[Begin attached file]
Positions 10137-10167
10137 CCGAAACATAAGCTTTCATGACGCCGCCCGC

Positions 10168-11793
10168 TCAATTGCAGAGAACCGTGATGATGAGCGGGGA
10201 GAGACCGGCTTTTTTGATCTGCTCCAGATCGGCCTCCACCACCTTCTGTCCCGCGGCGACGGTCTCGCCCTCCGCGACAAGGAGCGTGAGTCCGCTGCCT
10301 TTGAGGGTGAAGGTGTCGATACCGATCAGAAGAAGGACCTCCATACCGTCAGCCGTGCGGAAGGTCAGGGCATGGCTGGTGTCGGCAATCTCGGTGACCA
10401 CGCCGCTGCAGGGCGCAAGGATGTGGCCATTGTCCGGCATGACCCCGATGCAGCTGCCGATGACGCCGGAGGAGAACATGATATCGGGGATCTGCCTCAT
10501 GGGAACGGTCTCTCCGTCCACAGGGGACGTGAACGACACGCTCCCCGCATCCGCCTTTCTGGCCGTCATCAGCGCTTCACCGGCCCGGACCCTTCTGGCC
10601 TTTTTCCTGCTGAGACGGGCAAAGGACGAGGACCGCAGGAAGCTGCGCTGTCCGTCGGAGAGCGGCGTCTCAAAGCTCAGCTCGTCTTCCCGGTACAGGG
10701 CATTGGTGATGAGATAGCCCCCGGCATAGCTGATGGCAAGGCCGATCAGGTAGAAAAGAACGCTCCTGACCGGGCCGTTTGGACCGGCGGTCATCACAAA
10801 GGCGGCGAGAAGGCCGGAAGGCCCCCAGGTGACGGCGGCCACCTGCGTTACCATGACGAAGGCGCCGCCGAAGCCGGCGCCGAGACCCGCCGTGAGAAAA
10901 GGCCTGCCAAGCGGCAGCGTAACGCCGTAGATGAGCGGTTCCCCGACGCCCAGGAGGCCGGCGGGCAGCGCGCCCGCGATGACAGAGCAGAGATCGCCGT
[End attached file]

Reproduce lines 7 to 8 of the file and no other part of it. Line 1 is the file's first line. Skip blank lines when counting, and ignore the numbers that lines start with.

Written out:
10401 CGCCGCTGCAGGGCGCAAGGATGTGGCCATTGTCCGGCATGACCCCGATGCAGCTGCCGATGACGCCGGAGGAGAACATGATATCGGGGATCTGCCTCAT
10501 GGGAACGGTCTCTCCGTCCACAGGGGACGTGAACGACACGCTCCCCGCATCCGCCTTTCTGGCCGTCATCAGCGCTTCACCGGCCCGGACCCTTCTGGCC